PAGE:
Hood Canal Priority Basins Project

Chimacum & Ludlow Creek Basins Public Open House

The Jefferson County Water Quality Department, in collaboration with the Jefferson County Conservation District, North Olympic Salmon Coalition and Jefferson Land Trust will be holding a public open house for Chimacum, Hadlock and Port Ludlow residents.  This event is scheduled Thursday, November 16th, 2017 at the Tri-Area Community Center (corner of Highway 19 & West Valley Road in Chimacum) at 5:30 pm to 7:30 pm.  Refreshments will be on hand and free water conservation gifts and information will be available for attendees.

For more information see the Press Release here.

Project Overview

The Hood Canal Priority Basins project, which runs through the end of 2017, is focused on identifying non-point sources of fecal bacteria in two high priority stream basins in Jefferson County: Chimacum Creek and Ludlow Creek. Both stream basins are located in the Hood Canal Action Area and have been identified as high priority areas in the Hood Canal Regional Pollution Identification and Correction program (Hood Canal Coordinating Council 2013).20170830_HC_PriorityBasinProjects_B

Chimacum Creek basin has consistently failed to meet state water quality standards for fecal coliform in 12 out of 28 stations. In addition, many of the problem areas are in upstream portions of the watershed where onsite septic systems are the most likely source of non-point pollution. Microbial source tracking in 2012 confirmed a widespread presence of human sources of fecal indicators in this basin. Click here for map showing stations in the Chimacum Watershed monitored monthly for bacteria from October 2015 to May 2016.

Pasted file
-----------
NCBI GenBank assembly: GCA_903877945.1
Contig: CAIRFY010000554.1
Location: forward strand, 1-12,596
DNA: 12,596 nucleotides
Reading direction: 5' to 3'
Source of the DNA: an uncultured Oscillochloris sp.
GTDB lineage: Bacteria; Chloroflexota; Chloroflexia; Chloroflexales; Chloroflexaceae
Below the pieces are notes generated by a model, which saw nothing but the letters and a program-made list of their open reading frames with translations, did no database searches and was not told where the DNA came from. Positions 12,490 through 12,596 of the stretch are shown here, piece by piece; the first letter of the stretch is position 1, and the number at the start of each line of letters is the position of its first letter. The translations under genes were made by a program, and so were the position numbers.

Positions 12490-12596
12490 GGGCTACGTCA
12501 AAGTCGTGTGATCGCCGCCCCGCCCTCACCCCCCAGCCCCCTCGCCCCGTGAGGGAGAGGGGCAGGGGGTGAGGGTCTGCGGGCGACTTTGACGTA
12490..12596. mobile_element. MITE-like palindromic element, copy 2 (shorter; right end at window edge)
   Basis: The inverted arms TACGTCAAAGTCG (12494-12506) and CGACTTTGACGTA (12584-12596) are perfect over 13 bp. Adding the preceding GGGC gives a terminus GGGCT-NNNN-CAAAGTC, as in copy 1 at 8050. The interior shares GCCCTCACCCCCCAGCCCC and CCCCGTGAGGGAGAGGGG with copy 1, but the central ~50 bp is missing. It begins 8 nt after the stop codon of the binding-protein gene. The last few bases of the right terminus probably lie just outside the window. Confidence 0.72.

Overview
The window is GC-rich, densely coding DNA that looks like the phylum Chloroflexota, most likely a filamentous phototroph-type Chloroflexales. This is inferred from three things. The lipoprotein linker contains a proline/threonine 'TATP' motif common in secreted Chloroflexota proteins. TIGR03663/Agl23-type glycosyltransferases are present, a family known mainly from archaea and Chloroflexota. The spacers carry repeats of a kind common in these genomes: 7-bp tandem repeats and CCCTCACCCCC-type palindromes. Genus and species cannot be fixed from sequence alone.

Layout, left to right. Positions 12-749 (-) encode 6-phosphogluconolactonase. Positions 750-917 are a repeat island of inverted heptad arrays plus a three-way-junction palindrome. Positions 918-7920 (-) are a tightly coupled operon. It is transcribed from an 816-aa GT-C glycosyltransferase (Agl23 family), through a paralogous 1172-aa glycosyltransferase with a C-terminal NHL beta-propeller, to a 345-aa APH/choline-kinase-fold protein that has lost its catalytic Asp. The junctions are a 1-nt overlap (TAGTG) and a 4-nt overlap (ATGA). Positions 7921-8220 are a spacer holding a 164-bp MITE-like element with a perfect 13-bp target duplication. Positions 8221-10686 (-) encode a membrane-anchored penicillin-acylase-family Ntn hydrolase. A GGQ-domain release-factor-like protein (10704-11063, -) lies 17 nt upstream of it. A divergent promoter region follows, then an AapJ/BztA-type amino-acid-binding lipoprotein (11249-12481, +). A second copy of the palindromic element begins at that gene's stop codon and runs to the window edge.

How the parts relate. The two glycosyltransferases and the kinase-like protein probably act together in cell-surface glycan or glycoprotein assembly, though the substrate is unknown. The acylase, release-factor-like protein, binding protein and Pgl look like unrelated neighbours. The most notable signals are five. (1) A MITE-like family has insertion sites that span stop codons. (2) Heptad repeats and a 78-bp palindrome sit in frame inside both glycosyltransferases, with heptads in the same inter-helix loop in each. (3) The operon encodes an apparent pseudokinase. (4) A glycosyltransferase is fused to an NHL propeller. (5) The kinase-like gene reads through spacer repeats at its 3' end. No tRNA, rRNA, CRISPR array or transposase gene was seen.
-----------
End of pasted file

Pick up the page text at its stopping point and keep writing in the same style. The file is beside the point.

The Ludlow Creek basin is the last unstudied stream basin in eastern Jefferson County and water quality monitoring will provide a much-needed baseline of data. Although a portion of Port Ludlow is on sewer, approximately 300 septic systems are located in the drainage.  Click here for map showing Spring and Summer monitoring results.

Sanitary surveys of onsite septic systems will help to assess the risk to local waterways. Two hundred and fifty out of 2,000 known septic systems in the Chimacum basin were surveyed between 2007 and 2011 through a previous Ecology grant (G0700093). In that project, 5% of systems were found to be failing or in violation. The Hood Canal Priority Basins project will complete additional surveys and correction activities in areas of degraded water quality. This will protect human health from risks of waterborne pathogens and keep shellfish beds open and waters safe for recreation.

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20170830_Ludlow Shoreline Spring 2017

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20170831_Ludlow High Hits summer 2017

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20170831_Chimacum Wet Season 2016 Results